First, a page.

He also appears in the 1988 Winter issue of the same magazine, again illustrated by Earl Norem. He has grabbed hold of Mosquitor in this illustration.

Update: Dušan Mitrović also notes that a reworked version of Turbodactyl was slated to appear in the unproduced 1987 Filmation pitch for He-Ro and the Land of Legend.

Turbodactly, being ridden by King Randor, is featured in William George’s Preternia painting:

Image courtesy of Jukka Issakainen

Turbodactlyappears in some Errol McCarthy artwork done for a line of T-Shirts. This version is again colored blue, like John Hollis’ artwork, although he is heroic in this image.

Images via He-Man.org

Turbodactly appeared in ads around the world as well:

Image source: Grayskull Museum

Turbodactyl in Action

Øyvind Meisfjord has kindly shared the following videos and action shots of Turbodactly!

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4 thoughts on “Turbodactyl: Heroic Reptile with “Jet” Wings (1987)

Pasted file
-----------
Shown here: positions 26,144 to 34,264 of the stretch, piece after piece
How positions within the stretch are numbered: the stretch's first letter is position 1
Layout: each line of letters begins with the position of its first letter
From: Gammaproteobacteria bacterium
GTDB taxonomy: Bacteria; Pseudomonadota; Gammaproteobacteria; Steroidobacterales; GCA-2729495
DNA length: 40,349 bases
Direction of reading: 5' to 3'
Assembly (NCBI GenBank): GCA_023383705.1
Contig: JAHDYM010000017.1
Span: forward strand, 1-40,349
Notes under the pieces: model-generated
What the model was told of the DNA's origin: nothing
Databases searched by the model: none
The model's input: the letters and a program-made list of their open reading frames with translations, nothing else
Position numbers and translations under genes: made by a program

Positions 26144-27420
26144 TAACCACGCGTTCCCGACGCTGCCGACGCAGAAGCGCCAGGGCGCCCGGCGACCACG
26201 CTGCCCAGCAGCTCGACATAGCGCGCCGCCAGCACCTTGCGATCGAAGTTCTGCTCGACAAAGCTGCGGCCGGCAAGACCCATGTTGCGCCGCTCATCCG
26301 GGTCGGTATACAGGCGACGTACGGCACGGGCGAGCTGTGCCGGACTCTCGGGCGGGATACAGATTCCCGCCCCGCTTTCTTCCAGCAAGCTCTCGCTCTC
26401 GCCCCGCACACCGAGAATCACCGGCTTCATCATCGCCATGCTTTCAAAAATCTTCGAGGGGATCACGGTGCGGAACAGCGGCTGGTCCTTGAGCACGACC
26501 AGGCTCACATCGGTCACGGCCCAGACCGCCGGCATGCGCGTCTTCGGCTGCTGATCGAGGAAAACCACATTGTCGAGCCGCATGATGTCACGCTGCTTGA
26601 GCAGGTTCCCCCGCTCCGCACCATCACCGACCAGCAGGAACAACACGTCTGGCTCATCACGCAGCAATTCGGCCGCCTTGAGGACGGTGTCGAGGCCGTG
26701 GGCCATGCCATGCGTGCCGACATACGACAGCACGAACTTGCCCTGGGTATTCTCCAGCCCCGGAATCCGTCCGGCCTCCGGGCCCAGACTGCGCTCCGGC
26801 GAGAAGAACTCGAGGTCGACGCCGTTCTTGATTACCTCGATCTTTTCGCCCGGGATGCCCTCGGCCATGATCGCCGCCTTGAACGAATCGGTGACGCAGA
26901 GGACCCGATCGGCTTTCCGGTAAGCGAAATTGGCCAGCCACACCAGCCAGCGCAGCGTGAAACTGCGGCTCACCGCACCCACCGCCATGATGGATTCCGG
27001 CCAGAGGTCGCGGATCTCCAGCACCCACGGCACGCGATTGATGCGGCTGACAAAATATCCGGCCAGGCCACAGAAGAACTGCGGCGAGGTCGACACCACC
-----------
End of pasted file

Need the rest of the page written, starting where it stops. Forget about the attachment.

1. A very interesting read, as always, my friend..!
    I did not know that the European release had such an upturned nose..! He looks quite condescending with that nose, actually, I’m pleased to have the US version..!

  2. Very cool article! Thank you!

    A while back, I watched a retrospective of Wheeled Warriors (another Mattel line), and realised in the Mark Jones 1985 concept art piece for Turbodactyl, that they were using Wheeled Warriors (another Mattel line) Jet Blaster components for the beast’s jet engines.

    Cripes, I remember these well. One of the very few benefits of growing up in Ohio in the 1980s is that we seemed to get EVERYTHING the toy companies churned out. Our local Children’s Palace, just opposite Belden Village Mall, was particularly fruitful. Back in 1987, its MOTU display was a veritable wall of the three Preternian archosaurs, Rotars, and Twistoids. The Turbodactyl was the first one I got, and I liked him a lot, but his wings didn’t stay in that well, after a while.

  3. I wonder if, in that The Legend Begins minicomic panel, his name was Terror-Dactyl and they changed it to Pterodactyl ex post facto. It has that wonky look to it kinda like how Lodar’s name looks in Slave City, among other examples.